The Czech Republic is moving a step ahead in digitalization as Senators approve the use of electronic forms of IDs. This development comes as part of an amendment to the law on the right to digital services, supported by 66 senators. The new system is set to take effect in January, marking a significant shift in how citizens interact with domestic offices and institutions.
The use of electronic IDs will be voluntary, providing citizens with the choice to continue using their physical ID cards or to opt for the digital version. These digital IDs can be easily uploaded via an application on mobile phones. It promises to be straightforward – download the application, register, and start using it.
One of the notable advantages of this digital system is the ease it offers in case of loss. Unlike the physical ID, if you lose your mobile phone, you can remotely deactivate the electronic ID. This eliminates the need to visit offices to issue a new one, significantly reducing inconvenience and bureaucracy.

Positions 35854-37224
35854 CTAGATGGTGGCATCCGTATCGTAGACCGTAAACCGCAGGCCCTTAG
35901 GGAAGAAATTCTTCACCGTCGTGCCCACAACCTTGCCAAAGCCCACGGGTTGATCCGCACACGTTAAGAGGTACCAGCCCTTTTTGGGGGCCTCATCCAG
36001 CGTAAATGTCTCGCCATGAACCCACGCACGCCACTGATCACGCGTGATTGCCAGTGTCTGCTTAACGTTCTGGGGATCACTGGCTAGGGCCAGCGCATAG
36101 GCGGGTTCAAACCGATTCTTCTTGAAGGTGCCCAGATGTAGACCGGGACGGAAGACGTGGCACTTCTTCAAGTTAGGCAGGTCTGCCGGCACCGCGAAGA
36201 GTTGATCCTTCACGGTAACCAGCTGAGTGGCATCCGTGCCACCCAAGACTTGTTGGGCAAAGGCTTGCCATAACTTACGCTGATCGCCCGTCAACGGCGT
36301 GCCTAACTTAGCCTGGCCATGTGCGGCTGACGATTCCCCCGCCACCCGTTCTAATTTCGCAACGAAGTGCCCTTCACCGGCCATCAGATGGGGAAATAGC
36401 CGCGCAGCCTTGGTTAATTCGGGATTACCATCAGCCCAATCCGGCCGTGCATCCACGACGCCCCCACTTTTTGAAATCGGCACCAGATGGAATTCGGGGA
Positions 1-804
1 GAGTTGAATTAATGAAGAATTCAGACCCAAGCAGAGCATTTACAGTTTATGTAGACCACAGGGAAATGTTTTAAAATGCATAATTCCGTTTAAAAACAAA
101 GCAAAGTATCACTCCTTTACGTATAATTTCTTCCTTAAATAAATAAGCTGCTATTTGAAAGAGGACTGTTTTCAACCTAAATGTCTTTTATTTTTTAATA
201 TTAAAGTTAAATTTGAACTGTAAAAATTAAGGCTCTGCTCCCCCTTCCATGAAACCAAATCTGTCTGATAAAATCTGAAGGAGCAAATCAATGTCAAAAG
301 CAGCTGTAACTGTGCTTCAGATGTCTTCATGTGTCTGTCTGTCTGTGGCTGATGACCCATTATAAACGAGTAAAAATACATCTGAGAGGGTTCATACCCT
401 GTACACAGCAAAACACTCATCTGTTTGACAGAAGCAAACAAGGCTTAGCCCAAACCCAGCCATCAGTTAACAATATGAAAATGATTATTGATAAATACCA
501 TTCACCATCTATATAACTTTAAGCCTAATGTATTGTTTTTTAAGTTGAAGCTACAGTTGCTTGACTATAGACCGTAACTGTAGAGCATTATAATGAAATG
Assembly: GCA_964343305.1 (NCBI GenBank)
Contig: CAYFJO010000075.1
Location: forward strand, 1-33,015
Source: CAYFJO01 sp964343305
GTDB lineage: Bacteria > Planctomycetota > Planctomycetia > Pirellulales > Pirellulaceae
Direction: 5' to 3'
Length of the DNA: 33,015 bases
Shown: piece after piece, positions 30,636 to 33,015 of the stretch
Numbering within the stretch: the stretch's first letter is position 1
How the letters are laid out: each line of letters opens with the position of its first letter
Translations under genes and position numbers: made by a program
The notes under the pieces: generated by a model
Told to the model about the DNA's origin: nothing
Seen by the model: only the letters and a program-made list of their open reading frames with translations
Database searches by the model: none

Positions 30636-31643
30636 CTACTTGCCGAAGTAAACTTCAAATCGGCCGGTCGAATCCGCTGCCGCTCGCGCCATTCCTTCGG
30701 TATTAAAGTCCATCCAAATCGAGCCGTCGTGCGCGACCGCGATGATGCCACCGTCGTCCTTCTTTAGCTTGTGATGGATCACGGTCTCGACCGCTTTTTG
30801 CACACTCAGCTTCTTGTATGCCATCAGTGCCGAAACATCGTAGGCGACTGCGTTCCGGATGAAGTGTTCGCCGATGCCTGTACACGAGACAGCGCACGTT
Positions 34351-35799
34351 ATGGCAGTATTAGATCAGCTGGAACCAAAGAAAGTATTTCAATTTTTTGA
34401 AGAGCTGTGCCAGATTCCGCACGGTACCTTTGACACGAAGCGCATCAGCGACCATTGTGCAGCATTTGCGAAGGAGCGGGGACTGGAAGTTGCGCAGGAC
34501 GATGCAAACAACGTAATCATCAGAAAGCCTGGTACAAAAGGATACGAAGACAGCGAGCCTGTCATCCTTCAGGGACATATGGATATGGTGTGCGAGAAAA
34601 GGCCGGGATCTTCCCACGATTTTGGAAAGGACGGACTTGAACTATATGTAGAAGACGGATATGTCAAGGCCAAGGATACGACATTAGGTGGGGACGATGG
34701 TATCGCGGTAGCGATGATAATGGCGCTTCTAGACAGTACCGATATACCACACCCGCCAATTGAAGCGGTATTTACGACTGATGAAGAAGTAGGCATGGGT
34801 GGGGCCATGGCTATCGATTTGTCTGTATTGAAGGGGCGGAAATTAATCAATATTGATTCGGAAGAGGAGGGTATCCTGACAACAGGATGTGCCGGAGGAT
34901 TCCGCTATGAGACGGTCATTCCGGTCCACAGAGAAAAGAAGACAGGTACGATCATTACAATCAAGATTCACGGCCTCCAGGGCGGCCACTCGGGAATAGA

The state plans to launch the mobile application, eDoklady, in January. From this date, more and more institutions that accept these electronic IDs will begin to emerge. It will be possible to use the eDoklady at central state administration bodies as soon as it’s published in the Collection of Laws in January.
However, the rollout will be phased. From summer, it will be possible to use the electronic ID at police stations, unemployment offices, and financial offices. Looking further ahead, by January 2025, the use of digital IDs will extend to post offices and within local governments.
It’s important to note that digital IDs will not be valid for travel abroad. Physical IDs will still be required for international travel. Electronic ID misuse will be subject to a fine of up to 10,000 korunas.